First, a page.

Alicia Roubicek jogged on relatively new territory Tuesday afternoon.
"We actually just found this. It's a great place for strollers," said Roubicek, 28, referring to Columbus' Fall Line Trace rails-to-trails route.
Her 28-year-old husband, Nathan, and 15-month-old daughter, Stella, joined her on the portion near Hilton Avenue. The military family moved to Columbus in November 2012.
Their discovery of the route highlights a goal uniting many local running enthusiasts: establishing Columbus as place with unique options for runners of all experience levels.
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Now, the city has a national distinction supporting that goal.
The Road Runners Club of America has named Columbus a Runner Friendly Community. The honor comes with a plaque and royalty-free use of the RRCA Runner Friendly Community logo for five years, among other benefits.
But its significance goes deeper than signage.
"It makes me proud to see that the community has grown so much. I want to continue the growth of health and fitness," said Dr. Ed Lopez. The podiatrist is a past president of the Columbus Roadrunners and a current member of the organization's board of directors.
He spent an estimated 80 hours working on Columbus' application to become a Runner Friendly Community. His application included a video, letters of community support and more.
How important is the distinction? Lopez estimates two to three communities receive the honor each quarter. Joining Columbus in this round of selections: Peachtree City, Ga., and Eugene, Ore., a city often called "Track Town, USA."
Lopez remembers seven years ago, when the Columbus Roadrunners had approximately 50 members. Now, the group encompasses nearly 700 people, he said.
For local road races, that means an increase in frequency and participation. "There is a race just about every weekend, especially in spring and fall," said Carolee Luther, president of the Columbus Roadrunners. Her husband is one of the co-owners of Big Dog Running Company, a store that's enhanced the running community in downtown Columbus.
Five years ago, organizers were excited about getting 100 people signed up for a local race, Luther said. There are already 350 people signed up for Saturday's Super Bowl races in downtown Columbus, she added.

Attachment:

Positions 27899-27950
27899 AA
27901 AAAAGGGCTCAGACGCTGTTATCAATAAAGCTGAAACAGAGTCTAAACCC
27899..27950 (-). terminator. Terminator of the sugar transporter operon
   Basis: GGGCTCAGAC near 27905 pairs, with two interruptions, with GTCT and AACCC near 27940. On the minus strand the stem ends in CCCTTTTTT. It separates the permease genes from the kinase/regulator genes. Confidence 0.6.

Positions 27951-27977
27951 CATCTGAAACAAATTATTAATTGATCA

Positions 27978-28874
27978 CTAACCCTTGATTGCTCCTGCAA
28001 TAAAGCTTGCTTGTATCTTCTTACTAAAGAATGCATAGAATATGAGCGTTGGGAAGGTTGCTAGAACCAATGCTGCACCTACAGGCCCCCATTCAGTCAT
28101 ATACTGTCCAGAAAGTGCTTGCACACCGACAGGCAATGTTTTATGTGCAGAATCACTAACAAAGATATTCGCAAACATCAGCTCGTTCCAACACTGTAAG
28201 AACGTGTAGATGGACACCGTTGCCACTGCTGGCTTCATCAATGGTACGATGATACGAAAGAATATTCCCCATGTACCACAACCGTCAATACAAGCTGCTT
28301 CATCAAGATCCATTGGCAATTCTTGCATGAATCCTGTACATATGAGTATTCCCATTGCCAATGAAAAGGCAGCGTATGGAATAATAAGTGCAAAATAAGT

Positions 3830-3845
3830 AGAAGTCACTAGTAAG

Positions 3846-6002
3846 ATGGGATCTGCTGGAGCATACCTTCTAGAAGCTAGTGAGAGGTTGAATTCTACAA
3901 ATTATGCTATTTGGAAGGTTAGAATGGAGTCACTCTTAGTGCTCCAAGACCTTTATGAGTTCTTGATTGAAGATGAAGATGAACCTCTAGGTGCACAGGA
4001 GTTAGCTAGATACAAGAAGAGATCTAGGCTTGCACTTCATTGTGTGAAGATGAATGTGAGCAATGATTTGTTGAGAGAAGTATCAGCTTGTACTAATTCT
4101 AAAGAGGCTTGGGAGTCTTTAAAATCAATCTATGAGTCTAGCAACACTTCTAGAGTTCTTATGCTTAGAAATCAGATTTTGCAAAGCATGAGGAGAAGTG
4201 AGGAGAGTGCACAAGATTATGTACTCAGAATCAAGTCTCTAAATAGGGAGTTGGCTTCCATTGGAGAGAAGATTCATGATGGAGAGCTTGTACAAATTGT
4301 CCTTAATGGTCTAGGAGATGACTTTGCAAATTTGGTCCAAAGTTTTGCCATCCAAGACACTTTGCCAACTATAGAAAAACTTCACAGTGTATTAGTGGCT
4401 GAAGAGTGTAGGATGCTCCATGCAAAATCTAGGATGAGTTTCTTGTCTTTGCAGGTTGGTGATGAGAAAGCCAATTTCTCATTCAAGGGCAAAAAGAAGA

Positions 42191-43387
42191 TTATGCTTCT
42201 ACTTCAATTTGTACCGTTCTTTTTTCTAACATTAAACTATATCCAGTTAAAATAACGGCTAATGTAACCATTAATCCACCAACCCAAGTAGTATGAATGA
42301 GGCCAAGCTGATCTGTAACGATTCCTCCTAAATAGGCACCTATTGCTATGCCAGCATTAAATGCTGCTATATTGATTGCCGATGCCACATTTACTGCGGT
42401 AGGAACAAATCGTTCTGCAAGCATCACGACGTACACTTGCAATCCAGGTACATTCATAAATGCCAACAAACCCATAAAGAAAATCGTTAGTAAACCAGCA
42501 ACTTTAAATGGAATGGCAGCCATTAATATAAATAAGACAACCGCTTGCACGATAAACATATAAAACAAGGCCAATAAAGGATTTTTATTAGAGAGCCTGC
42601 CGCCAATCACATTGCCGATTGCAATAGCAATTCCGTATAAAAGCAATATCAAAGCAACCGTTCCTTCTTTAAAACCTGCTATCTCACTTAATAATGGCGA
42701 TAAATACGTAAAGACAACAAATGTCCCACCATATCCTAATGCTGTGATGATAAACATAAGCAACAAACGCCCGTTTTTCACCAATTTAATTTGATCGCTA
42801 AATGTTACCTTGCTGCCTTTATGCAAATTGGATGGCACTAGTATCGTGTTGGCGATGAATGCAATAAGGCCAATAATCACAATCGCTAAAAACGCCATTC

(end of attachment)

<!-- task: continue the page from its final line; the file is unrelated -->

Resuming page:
Building a strong following of local runners isn't the only goal.
Recognition as a Runner Friendly Community could create an additional draw for out-of-town visitors, according to Peter Bowden, president and chief executive officer of the Columbus Convention & Visitors Bureau. Some local races already attract runners from outside the Chattahoocee Valley. Among those events is the Soldier Marathon and Half Marathon, now in its fourth year.
"Like any marketing, we're looking for a competitive edge. This (distinction) will be one of our features on our website and our literature," said Cecil Cheves, race director for the Soldier Marathon and Half Marathon.
The event attracted almost 2,000 participants in 2012, Cheves said. "I do expect our registration to increase and be over 2,000 this year," he said, adding that organizers are considering the possibility of adding a 5K race to the event.
Meanwhile, Luther hopes to eventually expand the distances offered for people who want to participate in other local road races. Her ideas include a 1-mile speed race and a 15K race (which spans just over 9 miles).
In upcoming weeks, downtown Columbus will host innovative 5K races like a couples' relay in February and the Color Me Rad 5K race in March.
"Those races open up a different runners' market," said Elizabeth Hurst, vice president of community relations and marketing for Uptown Columbus.
The "Runner Friendly Community" label might open the door for Columbus to be considered as a host city for additional races. "It more than gives us a seat at the table," Bowden said.
He added, "I think the sky's the limit."